November 8, 2013 PRINT Bookmark and Share

Commentary: College Hockey ... Different, But Not

by Joe Meloni/Senior Writer

It made sense the first time I heard a fan bemoan realignment. It was change, of course, and college hockey wasn't necessarily in need of any, especially in terms of its conferences. Change is never really positive or negative. It always just is — the reality it creates is where we decide if it was good or bad.

The initial concerns came from major programs desperate to cling to the rivalries and status that made them great. For smaller, less-renowned programs, realignment meant more work — more dates to fill, more money to find. Those issues are still very much problems for schools and fans, but they will be solved eventually.

Last week's announcement that North Dakota and Minnesota will reignite the rivalry in a couple years, mollified the public to an extent. It almost seems inevitable that these teams will meet in an NCAA Tournament in the next year or two, but that's probably besides the point.

This Friday, Boston College heads down Commonwealth Avenue in Boston for its first meeting of the season with Boston University. Realignment also meant one fewer game between BC and BU with Hockey East forced to drop seven league games from each team's schedule. Everyone plays its 10 conference opponents twice instead of its nine rivals three times. Even if it seems like they're playing every day, more installments of the B-Line Rivalry are good for college hockey.

The first round of the Beanpot guarantees a third this year, and there's a very good chance the clubs will meet at some point in the postseason. But realignment will, eventually, cost college hockey at least one game between BC and BU. However, it also gives us next Sunday's matchup with Army headed to the Heights to play BC. Realignment served as the impetus for the North Star College Cup, which will certainly become a massive point of the pride for the programs in Minnesota.

Invariably, these scheduling differences and losses of symbolically important games led to the type of politicking college hockey is better off without. It was this team's fault that these games weren't being played, which only led to further finger pointing and whining. Ultimately, losing certain games wasn't anyone's fault. Penn State wanted to play Division I hockey, and this is what we're left to watch. And, well, it's been just as compelling, perhaps even more so, than it used to be.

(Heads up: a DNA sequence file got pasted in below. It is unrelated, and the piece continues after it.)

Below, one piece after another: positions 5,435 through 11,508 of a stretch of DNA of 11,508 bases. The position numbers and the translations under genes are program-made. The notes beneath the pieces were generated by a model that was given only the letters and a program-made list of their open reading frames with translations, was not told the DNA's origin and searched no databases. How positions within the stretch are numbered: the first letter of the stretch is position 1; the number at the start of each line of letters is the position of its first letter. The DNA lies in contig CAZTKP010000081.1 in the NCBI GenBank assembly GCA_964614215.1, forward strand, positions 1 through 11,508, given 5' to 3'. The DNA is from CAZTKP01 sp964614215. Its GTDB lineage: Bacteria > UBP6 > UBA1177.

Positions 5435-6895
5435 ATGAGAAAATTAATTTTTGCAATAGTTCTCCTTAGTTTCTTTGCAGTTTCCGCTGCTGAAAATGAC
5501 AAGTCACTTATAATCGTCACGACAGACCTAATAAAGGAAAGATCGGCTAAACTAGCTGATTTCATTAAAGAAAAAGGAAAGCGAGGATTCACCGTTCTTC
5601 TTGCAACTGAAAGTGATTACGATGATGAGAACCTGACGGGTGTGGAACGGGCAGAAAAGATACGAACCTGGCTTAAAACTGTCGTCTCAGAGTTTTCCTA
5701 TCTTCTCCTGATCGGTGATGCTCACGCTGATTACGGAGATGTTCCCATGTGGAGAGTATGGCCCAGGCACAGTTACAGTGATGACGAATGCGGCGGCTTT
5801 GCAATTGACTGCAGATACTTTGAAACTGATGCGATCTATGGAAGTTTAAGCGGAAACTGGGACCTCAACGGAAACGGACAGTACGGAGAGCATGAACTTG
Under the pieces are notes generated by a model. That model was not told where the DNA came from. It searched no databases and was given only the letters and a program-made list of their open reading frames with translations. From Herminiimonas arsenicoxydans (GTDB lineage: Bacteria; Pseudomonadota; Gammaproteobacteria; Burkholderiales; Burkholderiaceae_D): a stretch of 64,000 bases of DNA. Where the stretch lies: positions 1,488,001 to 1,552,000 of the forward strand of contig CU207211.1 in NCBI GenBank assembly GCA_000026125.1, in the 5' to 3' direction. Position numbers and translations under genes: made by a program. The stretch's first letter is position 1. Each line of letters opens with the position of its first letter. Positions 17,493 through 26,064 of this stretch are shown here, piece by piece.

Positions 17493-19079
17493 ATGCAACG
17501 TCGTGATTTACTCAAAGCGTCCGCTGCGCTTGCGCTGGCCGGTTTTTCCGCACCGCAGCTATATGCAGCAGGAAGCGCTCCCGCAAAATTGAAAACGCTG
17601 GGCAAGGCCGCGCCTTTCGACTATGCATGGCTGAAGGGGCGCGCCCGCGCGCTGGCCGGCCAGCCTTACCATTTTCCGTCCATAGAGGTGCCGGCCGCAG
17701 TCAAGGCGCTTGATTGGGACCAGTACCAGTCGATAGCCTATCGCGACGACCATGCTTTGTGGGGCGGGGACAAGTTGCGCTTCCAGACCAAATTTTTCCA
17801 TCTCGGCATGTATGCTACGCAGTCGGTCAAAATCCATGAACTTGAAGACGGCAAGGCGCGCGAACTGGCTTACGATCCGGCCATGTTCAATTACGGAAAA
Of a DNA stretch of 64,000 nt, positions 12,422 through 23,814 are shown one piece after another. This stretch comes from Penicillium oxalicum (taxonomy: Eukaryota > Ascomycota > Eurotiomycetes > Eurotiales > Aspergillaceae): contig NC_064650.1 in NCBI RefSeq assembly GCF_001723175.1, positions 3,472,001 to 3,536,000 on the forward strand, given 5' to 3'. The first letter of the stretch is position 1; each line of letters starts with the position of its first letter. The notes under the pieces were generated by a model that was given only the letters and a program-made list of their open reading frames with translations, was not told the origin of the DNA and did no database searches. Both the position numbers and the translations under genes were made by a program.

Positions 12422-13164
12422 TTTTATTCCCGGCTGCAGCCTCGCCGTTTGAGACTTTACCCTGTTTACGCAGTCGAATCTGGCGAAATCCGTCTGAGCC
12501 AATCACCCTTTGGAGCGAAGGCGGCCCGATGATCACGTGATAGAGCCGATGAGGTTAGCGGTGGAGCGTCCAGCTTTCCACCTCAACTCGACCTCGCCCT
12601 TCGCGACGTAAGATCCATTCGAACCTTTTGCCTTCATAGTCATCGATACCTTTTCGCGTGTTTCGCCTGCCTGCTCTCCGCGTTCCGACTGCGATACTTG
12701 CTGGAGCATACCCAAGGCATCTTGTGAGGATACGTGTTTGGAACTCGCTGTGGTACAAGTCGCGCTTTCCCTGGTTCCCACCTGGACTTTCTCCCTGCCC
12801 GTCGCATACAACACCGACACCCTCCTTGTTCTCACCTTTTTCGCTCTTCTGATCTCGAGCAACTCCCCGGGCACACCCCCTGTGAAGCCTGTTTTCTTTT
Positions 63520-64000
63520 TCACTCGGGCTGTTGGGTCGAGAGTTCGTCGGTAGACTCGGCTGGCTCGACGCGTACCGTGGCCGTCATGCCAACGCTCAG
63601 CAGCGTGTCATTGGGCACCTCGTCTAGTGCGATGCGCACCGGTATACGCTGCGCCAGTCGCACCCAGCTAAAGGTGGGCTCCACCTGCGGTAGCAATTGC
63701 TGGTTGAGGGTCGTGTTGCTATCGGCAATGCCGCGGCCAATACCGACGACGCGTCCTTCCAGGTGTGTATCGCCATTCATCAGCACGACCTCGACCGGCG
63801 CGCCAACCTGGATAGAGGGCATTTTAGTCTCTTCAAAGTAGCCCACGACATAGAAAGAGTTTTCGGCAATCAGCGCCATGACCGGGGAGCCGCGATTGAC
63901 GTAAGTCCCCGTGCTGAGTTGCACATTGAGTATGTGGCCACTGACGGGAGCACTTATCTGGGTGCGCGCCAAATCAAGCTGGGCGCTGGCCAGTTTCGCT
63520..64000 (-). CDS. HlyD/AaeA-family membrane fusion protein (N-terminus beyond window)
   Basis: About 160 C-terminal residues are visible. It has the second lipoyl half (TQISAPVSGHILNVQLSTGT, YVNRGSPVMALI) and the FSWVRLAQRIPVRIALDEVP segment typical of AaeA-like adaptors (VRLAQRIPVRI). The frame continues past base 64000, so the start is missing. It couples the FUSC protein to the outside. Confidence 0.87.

More non-conference games means an opportunity to start new rivalries, new chapters in the already remarkable history of our favorite programs. It's only been five weeks since this new era of college hockey that we anticipated with equal parts dread and intrigue began. The product hasn't suffered in the slightest.

The Big Ten/Hockey East challenge, poorly planned as it was, was just one example of the opportunities presented by realignment. There are four other conferences in the nation, and it's important that every chance to develop true, meaningful rivalries and legacies be explored and seized. It's not the same. But it's just as good. Not every experiment will work, but all of them are worth trying.

Minnesota travels to Notre Dame this weekend for two games in South Bend. Aside from the existing intrigue created by Don Lucia coaching against his son, Mario, and his alma mater, this is the type of non-conference game that should mean as much as any league game. The Gophers, true college hockey royalty, against the Fighting Irish, a program as successful as almost any in the last decade. Beyond that, there are countless other chances from programs, small and large, to expand their reach by finding new opponents to play, new traditions to start. The beauty of college hockey is that new rivalries have a way of developing on their own.

Massachusetts-Lowell and Providence, for example, have played a number of critically important games in the two seasons. With both teams ready to become perennial threats in Hockey East, these two programs — coaches, players and fans alike — are certain to play nothing but meaningful games in the future. For years, Hockey East fans seemed to wait only for BC, BU, New Hampshire or Maine to come to town. The emergence of UML and PC as contenders, along with the addition of Notre Dame, means more powerhouses to hate, more chances for an underdog program to knock off a championship-caliber club.

The last decade has brought nothing but change to college hockey. More high-quality programs and talent led to the parity that produced a Frozen Four with Yale, UML, Quinnipiac and St. Cloud State. It helped Ferris State advance to a national championship game. Even without realignment, college hockey was changing. Redrawing the lines as we did for this season was just another alteration.

It's different. It's still odd to look at Notre Dame's visit to Gutterson Fieldhouse in Vermont last weekend as a conference game. The same is true of the this weekend's games between St. Cloud State and Miami. The games, though, aren't any worse. The season hasn't been less surprising, less interesting.

In so many ways, college hockey seems so different. In just as many ways, those that truly matter, college hockey is just the same.

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